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AuthorPérez Navarro, Eduardo
Predicates of personal tasteRelativismIndexical relativismFaultless disagreementRetraction
Pérez-Navarro, E. Indexical Relativism?. Philosophia (2021). [https://doi.org/10.1007/s11406-021-00441-4]
SponsorshipUniversidad de Granada/CBUA; Spanish Ministry of Universities FPU14/00485; Spanish Ministry of Science and Innovation under the research project "Contemporary Expressivisms and the Indispensability of Normative Vocabulary: Scope and Limits of the Expressivist Hypothesis" PID2019-109764RB-I00; Spanish Ministry of Science and Innovation under the research project "Disagreement in Attitudes: Normativity, Affective Polarization and Disagreement" PID2019-109764RB-I00; Regional Government of Andalusia under the research project "Public Disagreements, Affective Polarization and Immigration in Andalusia" P18-FR-2907; Regional Government of Andalusia under the research project "The Inferential Identification of Propositions: A Reconsideration of Classical Dichotomies in Metaphysics, Semantics and Pragmatics" P18-FR-2907; University of Granada UCE.PPP2017.04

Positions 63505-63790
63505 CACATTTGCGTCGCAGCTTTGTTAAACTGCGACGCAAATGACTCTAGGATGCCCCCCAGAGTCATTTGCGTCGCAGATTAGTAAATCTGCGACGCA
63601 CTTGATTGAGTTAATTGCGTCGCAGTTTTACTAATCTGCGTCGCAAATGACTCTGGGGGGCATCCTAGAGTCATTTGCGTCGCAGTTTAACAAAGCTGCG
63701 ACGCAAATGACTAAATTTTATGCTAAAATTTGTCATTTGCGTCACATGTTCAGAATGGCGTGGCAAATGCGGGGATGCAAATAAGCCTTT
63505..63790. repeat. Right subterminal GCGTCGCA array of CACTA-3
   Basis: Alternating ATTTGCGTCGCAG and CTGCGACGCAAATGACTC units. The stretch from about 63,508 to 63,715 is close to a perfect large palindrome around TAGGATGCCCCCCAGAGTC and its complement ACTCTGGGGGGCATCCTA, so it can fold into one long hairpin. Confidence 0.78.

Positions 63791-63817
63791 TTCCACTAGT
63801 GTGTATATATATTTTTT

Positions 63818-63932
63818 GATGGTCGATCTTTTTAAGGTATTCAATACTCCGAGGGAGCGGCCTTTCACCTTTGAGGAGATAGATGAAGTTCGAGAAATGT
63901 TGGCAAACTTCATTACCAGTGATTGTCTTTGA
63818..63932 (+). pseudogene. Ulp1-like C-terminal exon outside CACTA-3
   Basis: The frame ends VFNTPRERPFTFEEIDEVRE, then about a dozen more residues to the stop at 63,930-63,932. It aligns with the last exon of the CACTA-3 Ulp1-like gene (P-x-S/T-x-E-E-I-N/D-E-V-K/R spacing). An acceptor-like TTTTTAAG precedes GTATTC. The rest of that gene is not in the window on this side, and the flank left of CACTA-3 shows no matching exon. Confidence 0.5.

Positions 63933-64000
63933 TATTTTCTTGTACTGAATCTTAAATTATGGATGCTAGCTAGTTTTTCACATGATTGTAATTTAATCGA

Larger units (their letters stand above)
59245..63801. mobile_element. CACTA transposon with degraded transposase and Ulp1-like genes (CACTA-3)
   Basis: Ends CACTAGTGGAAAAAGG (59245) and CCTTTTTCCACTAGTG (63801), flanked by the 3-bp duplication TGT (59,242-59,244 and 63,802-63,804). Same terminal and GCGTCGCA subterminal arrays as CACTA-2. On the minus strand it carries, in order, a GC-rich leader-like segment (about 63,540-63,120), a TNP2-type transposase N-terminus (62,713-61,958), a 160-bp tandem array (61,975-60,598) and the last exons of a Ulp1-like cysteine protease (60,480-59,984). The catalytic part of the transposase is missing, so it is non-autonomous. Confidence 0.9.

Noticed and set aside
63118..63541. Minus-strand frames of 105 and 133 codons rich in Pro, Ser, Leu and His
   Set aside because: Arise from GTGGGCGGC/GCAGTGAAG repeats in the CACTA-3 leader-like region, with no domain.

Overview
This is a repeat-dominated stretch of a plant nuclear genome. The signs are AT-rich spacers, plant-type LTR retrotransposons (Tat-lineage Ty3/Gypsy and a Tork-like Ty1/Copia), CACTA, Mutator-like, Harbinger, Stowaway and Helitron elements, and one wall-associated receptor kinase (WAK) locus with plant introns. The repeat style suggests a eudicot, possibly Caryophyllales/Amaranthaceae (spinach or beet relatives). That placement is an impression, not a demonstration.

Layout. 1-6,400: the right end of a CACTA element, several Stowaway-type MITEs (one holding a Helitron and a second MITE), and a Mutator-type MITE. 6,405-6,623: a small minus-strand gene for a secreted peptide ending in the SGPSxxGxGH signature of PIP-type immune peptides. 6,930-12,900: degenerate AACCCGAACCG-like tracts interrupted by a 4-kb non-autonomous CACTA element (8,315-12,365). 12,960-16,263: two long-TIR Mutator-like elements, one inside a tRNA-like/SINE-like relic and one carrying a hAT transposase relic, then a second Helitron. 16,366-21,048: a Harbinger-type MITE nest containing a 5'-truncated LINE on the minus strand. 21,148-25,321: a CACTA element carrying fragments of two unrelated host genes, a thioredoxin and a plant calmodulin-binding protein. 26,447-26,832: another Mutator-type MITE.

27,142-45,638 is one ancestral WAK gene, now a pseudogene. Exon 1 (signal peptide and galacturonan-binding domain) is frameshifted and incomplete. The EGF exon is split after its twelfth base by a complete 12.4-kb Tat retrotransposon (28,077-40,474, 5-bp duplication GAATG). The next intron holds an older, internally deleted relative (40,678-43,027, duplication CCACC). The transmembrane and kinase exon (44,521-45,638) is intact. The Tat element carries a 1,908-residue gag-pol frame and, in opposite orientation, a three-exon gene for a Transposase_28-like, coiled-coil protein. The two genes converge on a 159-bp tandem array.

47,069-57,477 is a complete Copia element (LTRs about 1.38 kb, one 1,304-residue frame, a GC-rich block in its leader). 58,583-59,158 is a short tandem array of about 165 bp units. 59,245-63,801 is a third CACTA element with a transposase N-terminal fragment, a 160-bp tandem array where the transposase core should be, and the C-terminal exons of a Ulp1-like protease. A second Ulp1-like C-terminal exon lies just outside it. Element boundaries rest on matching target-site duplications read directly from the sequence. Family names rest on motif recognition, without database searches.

The particular behavior exhibited by sentences featuring predicates of personal taste such as "tasty" may drive us to claim that their truth depends on the context of assessment, as MacFarlane does. MacFarlane considers two ways in which the truth of a sentence can depend on the context of assessment. On the one hand, we can say that the sentence expresses a proposition whose truth-value depends on the context of assessment. This is MacFarlane's position, which he calls "truth relativism" and, following Weatherson, I rebrand as "nonindexical relativism". On the other hand, we can say that what proposition a sentence expresses depends on the context of assessment. MacFarlane calls this position "content relativism" and rejects it on the grounds that it leads to implausible readings of certain sentences and is unable to account for the speaker's authority over the content of her assertions. In this paper, I too argue against content relativism, which, again following Weatherson, I rebrand as "indexical relativism". However, my arguments against the theory are different from MacFarlane's, which I prove unsound. In particular, I show that any version of indexical relativism will be unable to account for at least one of the phenomena that have been standardly used to motivate nonindexical relativism-faultless disagreement and retraction-in most of the ways in which it has been proposed to understand them.